As protest music goes, “We Gotta Pray” speaks softly. Keys calls out no names, blames no one, submits no calls for justice. She exhorts her listeners to pray, not to fight. And the chorus asks her listeners to remember: “We’re extraordinary people, living in an ordinary life; one extraordinary question: are we gonna live or die? So we gotta pray.” But in showing us images of Gandhi, Dr. King, and Mandela, Keys aligns the Ferguson protests with larger, historically significant rights movements. She advocates peace, but she also clearly sees this present fight as historic, larger than Ferguson.

The video of Tink’s “Tell the Children” (produced by Timbaland) connects Ferguson to the Civil Rights movement even more explicitly. The opening scene is news footage of police officers in riot gear firing tear gas on protesters in Ferguson. Other video clips include Dr. King and Malcolm X giving speeches, a Black Panther rally, and more videos of Ferguson and tear gas deployment. There is a still shot of activist and author Angela Davis, and another of Eric Garner in a chokehold. One extended video clip is of a news report in which the weaponry used by police in the Ferguson standoff is detailed—weapons of war used in Iraq and Afghanistan, turned on our own citizens.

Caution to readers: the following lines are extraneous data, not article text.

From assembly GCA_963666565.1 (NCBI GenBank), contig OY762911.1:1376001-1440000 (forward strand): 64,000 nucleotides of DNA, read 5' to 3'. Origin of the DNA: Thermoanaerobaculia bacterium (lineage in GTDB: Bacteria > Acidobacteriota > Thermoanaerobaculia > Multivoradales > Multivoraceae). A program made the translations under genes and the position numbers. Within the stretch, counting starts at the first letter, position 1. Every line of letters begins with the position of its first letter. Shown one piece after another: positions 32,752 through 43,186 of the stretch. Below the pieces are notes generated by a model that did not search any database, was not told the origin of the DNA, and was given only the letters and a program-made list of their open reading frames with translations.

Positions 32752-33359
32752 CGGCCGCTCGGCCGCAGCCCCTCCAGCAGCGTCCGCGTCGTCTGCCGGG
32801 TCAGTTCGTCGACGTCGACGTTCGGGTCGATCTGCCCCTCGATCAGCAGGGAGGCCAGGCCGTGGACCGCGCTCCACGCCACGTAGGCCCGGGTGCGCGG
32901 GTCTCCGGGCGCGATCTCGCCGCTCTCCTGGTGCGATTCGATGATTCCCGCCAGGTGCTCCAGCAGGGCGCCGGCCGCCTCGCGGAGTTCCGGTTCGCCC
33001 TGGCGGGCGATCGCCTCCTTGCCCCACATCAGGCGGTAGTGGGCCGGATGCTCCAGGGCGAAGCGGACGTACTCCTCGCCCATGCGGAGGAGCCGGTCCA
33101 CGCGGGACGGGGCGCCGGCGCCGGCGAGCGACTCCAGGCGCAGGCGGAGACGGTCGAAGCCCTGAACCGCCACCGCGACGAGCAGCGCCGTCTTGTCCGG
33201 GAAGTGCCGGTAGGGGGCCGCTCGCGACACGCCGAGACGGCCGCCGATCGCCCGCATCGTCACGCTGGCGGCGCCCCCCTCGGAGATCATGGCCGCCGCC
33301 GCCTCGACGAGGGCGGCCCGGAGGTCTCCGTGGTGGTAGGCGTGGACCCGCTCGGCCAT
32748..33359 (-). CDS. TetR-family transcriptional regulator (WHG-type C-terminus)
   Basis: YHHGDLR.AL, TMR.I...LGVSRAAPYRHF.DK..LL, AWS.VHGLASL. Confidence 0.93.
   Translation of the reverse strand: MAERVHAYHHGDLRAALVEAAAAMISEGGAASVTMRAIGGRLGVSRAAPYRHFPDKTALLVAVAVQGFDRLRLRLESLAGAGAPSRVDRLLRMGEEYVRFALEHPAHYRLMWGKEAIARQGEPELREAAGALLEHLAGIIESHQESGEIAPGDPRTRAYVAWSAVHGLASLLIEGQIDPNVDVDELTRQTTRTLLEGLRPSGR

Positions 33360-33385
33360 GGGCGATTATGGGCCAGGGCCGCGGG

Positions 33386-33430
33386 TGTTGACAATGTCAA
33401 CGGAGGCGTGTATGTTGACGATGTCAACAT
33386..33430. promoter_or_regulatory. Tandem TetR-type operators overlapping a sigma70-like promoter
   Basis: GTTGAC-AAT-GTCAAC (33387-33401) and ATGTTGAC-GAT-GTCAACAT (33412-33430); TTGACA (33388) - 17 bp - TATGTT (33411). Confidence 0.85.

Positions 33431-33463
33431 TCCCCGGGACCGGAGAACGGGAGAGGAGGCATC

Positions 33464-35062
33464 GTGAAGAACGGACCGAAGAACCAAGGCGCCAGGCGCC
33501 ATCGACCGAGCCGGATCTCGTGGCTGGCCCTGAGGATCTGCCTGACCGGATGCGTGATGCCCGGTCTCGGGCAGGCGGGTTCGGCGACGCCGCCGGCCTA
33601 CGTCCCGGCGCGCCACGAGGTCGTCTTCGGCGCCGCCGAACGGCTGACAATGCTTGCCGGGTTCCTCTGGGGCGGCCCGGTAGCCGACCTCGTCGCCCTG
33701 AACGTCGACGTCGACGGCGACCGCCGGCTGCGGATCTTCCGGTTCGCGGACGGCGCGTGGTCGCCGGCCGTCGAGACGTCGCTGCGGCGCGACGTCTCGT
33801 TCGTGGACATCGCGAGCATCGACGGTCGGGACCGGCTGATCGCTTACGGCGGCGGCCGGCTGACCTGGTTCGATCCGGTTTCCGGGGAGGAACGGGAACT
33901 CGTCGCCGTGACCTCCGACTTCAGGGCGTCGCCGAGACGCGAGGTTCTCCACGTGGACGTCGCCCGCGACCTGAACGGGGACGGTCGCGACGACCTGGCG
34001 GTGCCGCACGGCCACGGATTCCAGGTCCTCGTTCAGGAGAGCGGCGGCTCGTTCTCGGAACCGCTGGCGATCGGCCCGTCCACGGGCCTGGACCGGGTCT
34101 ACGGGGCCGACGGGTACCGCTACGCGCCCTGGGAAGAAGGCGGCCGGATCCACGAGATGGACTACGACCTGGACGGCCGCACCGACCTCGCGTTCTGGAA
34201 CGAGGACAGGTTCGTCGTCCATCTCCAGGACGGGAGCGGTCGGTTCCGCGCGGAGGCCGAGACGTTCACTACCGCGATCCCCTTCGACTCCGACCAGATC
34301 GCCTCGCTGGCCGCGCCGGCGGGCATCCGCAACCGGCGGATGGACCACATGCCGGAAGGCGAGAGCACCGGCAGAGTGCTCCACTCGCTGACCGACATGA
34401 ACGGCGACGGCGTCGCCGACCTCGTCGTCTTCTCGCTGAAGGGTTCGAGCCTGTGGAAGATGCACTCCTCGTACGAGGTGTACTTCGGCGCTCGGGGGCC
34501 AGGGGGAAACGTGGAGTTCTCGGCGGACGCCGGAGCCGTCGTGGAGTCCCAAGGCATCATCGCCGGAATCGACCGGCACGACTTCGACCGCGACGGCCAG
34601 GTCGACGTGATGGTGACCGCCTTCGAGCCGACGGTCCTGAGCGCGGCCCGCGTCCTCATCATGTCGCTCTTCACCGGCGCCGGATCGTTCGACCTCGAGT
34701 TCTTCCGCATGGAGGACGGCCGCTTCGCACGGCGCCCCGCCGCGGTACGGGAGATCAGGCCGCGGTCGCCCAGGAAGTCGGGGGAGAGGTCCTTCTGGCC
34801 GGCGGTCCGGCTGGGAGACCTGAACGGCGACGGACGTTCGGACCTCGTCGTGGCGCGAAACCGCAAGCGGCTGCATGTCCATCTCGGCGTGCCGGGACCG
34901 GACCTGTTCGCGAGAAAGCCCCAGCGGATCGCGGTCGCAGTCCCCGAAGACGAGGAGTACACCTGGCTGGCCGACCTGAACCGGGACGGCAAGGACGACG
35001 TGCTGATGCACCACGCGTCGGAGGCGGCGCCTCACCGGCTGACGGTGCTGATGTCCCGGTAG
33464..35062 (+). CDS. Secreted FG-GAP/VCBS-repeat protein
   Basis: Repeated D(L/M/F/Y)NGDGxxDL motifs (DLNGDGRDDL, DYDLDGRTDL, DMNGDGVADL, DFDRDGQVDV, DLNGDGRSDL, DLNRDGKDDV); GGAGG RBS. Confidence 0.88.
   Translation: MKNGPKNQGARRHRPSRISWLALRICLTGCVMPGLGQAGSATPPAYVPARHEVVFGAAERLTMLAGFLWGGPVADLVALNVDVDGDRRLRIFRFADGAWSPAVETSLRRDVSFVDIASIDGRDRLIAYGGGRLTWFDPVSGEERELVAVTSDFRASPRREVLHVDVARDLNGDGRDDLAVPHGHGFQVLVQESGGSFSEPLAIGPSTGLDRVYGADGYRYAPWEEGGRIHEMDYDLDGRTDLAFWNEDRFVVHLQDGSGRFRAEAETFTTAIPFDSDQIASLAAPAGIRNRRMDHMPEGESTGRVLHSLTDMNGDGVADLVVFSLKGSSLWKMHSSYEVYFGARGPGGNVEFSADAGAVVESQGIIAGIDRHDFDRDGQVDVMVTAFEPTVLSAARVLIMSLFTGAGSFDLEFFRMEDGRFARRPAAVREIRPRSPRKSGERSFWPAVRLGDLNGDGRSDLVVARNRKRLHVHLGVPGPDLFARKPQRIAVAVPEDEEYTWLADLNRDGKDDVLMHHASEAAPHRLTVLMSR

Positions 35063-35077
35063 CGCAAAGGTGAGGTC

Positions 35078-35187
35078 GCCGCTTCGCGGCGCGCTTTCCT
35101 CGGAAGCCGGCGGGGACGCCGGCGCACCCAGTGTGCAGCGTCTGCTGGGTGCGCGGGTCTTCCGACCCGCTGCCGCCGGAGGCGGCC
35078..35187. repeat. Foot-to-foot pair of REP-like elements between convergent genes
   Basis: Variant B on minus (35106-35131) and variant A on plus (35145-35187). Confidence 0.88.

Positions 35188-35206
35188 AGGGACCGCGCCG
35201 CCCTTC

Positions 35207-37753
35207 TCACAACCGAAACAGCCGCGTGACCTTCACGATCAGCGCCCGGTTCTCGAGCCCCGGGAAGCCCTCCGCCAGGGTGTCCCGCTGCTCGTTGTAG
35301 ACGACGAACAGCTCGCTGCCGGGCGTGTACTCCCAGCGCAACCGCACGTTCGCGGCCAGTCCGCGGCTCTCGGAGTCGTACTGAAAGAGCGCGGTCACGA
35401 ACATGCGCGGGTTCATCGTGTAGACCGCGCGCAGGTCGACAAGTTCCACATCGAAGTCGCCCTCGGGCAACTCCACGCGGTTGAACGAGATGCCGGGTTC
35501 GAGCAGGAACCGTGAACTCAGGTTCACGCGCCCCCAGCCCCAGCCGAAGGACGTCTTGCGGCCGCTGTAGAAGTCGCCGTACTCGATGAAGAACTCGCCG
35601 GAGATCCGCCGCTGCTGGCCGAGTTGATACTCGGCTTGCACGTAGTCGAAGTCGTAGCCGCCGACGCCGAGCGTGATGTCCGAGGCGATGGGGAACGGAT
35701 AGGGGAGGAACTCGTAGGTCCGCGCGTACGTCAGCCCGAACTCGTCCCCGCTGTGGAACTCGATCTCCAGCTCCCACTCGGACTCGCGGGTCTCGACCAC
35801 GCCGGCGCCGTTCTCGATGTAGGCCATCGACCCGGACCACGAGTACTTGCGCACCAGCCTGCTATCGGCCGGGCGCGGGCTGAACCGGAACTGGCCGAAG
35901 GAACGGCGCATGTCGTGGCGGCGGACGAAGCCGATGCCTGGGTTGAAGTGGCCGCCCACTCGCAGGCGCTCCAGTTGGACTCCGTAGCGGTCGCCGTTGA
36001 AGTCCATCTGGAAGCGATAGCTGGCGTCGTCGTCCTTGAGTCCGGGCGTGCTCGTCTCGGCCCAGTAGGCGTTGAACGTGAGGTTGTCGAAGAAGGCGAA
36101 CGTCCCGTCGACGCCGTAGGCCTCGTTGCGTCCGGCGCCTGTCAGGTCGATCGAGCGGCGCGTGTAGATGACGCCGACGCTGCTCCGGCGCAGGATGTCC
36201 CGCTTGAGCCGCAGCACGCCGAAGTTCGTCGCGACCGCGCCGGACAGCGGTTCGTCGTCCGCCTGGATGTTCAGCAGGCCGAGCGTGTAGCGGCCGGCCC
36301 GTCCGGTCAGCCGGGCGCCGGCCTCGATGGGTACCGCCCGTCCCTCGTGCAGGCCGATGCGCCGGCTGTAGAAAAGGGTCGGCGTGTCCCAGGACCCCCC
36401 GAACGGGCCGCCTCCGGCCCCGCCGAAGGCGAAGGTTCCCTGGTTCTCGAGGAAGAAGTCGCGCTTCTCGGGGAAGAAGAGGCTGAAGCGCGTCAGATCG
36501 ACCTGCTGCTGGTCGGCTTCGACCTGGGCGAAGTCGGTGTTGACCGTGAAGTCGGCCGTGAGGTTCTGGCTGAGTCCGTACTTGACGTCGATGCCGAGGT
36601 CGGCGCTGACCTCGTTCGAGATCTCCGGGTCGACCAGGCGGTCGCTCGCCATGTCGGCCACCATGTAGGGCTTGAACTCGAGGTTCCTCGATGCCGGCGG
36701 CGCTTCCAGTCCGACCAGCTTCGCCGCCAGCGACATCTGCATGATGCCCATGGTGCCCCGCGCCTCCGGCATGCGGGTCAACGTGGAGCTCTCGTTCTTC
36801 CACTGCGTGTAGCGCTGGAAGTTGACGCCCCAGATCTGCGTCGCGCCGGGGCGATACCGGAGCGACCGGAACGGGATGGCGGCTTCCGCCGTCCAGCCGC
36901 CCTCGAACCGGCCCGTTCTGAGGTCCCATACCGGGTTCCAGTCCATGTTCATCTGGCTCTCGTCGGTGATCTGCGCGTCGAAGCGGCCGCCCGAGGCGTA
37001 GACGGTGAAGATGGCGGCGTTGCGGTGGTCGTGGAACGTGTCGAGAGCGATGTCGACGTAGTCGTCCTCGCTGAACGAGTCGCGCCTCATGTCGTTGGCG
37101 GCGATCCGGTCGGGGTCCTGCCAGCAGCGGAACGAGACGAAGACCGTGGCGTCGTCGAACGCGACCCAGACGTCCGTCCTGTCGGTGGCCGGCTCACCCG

Tink, “Tell the Children” (November 2014).

 

Tink’s lyrics alternate asking for justice (“We still don’t have equality)” and railing against police (“They lie and disrespect us, kill us and then neglect us”). The song’s chorus is a warning: “Tell the children to watch out. They’re gaining on us, keep running.” This is not the “let’s wait and pray and seek peace” attitude of Alicia Keys. This is a primer on survival for young people of color.